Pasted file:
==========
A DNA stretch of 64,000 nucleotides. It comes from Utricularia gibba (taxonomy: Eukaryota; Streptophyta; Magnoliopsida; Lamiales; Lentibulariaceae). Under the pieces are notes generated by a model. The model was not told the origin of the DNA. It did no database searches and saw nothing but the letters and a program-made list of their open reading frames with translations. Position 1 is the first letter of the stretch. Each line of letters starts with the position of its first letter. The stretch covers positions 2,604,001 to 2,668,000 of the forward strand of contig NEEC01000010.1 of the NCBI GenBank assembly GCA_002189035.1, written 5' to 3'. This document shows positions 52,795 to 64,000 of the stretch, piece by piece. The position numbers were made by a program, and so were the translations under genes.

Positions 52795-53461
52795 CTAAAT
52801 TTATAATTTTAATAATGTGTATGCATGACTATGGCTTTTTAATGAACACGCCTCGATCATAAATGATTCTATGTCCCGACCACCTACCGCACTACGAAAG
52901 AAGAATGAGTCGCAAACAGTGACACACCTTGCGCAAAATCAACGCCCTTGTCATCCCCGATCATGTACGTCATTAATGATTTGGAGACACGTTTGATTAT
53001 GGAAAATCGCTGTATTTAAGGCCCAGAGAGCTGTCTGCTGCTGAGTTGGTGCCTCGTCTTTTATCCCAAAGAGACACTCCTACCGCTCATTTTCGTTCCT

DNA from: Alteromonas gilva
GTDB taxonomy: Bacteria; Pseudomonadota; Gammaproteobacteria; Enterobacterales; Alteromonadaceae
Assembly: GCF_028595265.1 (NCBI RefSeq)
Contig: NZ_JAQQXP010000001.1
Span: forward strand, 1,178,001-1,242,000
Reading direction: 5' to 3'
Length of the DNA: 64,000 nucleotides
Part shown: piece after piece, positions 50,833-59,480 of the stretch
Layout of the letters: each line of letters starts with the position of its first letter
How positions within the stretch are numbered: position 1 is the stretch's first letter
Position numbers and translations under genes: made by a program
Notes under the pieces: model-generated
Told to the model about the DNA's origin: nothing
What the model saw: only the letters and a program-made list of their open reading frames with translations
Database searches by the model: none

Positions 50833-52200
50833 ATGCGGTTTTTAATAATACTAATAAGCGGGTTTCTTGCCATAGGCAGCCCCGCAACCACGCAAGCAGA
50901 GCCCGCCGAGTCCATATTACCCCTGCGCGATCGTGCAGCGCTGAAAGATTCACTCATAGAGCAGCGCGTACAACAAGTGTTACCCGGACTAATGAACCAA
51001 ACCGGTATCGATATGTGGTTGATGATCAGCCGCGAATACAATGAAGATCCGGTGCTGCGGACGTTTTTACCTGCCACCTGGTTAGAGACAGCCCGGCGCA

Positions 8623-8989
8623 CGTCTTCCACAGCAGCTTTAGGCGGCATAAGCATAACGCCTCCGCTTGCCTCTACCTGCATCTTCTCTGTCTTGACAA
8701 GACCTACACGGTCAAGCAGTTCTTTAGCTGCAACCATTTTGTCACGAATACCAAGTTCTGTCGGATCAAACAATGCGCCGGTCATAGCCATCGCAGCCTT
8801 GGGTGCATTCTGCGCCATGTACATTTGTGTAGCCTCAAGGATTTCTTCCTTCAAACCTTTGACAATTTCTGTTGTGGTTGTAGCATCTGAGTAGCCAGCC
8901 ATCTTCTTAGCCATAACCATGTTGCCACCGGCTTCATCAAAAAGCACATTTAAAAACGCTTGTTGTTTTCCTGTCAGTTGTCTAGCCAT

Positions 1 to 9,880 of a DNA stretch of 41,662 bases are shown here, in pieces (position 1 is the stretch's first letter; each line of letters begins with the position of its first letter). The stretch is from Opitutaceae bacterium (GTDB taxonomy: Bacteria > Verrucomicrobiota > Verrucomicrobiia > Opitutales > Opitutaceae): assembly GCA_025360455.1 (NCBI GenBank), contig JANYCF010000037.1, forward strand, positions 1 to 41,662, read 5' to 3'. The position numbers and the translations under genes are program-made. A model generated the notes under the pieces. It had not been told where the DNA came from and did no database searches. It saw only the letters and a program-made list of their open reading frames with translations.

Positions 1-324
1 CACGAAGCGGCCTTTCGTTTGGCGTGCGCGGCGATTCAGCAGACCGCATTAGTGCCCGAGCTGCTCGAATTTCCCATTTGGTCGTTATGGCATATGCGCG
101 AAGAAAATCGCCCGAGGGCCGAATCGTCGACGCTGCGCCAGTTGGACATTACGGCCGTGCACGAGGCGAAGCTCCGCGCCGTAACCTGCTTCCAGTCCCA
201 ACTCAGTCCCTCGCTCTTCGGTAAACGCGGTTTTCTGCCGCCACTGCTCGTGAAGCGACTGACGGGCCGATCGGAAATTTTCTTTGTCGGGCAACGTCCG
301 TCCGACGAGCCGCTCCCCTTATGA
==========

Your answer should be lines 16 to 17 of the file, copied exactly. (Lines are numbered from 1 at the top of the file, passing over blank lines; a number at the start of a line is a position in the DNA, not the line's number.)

How positions within the stretch are numbered: position 1 is the stretch's first letter
Position numbers and translations under genes: made by a program